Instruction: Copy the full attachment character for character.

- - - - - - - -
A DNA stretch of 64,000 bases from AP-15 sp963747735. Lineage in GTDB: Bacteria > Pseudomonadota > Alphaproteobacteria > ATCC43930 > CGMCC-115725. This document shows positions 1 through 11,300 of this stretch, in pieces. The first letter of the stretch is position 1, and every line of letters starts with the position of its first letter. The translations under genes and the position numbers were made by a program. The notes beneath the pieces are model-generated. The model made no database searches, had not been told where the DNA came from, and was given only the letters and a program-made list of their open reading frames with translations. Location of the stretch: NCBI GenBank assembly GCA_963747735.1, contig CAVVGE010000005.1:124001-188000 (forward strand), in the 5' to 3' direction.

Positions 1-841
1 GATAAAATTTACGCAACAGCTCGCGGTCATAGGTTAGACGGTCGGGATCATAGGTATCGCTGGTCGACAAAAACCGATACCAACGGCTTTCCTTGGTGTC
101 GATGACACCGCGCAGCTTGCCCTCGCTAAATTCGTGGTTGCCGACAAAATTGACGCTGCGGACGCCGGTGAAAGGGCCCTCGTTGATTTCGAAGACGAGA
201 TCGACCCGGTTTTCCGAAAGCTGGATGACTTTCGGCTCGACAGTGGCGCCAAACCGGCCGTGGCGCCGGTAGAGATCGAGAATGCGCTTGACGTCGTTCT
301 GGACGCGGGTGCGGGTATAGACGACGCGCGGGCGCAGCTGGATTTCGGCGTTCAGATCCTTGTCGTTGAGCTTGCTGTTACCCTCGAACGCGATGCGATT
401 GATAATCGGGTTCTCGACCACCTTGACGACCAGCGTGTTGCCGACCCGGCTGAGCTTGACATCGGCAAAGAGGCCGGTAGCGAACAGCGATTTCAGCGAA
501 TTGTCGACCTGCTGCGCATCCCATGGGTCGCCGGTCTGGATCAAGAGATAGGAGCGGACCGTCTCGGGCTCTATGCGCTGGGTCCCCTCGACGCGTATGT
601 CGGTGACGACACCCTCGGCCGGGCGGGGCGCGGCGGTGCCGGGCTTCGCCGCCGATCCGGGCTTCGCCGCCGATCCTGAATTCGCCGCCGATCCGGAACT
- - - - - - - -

A DNA stretch of 64,000 bases from AP-15 sp963747735. Lineage in GTDB: Bacteria > Pseudomonadota > Alphaproteobacteria > ATCC43930 > CGMCC-115725. This document shows positions 1 through 11,300 of this stretch, in pieces. The first letter of the stretch is position 1, and every line of letters starts with the position of its first letter. The translations under genes and the position numbers were made by a program. The notes beneath the pieces are model-generated. The model made no database searches, had not been told where the DNA came from, and was given only the letters and a program-made list of their open reading frames with translations. Location of the stretch: NCBI GenBank assembly GCA_963747735.1, contig CAVVGE010000005.1:124001-188000 (forward strand), in the 5' to 3' direction.

Positions 1-841
1 GATAAAATTTACGCAACAGCTCGCGGTCATAGGTTAGACGGTCGGGATCATAGGTATCGCTGGTCGACAAAAACCGATACCAACGGCTTTCCTTGGTGTC
101 GATGACACCGCGCAGCTTGCCCTCGCTAAATTCGTGGTTGCCGACAAAATTGACGCTGCGGACGCCGGTGAAAGGGCCCTCGTTGATTTCGAAGACGAGA
201 TCGACCCGGTTTTCCGAAAGCTGGATGACTTTCGGCTCGACAGTGGCGCCAAACCGGCCGTGGCGCCGGTAGAGATCGAGAATGCGCTTGACGTCGTTCT
301 GGACGCGGGTGCGGGTATAGACGACGCGCGGGCGCAGCTGGATTTCGGCGTTCAGATCCTTGTCGTTGAGCTTGCTGTTACCCTCGAACGCGATGCGATT
401 GATAATCGGGTTCTCGACCACCTTGACGACCAGCGTGTTGCCGACCCGGCTGAGCTTGACATCGGCAAAGAGGCCGGTAGCGAACAGCGATTTCAGCGAA
501 TTGTCGACCTGCTGCGCATCCCATGGGTCGCCGGTCTGGATCAAGAGATAGGAGCGGACCGTCTCGGGCTCTATGCGCTGGGTCCCCTCGACGCGTATGT
601 CGGTGACGACACCCTCGGCCGGGCGGGGCGCGGCGGTGCCGGGCTTCGCCGCCGATCCGGGCTTCGCCGCCGATCCTGAATTCGCCGCCGATCCGGAACT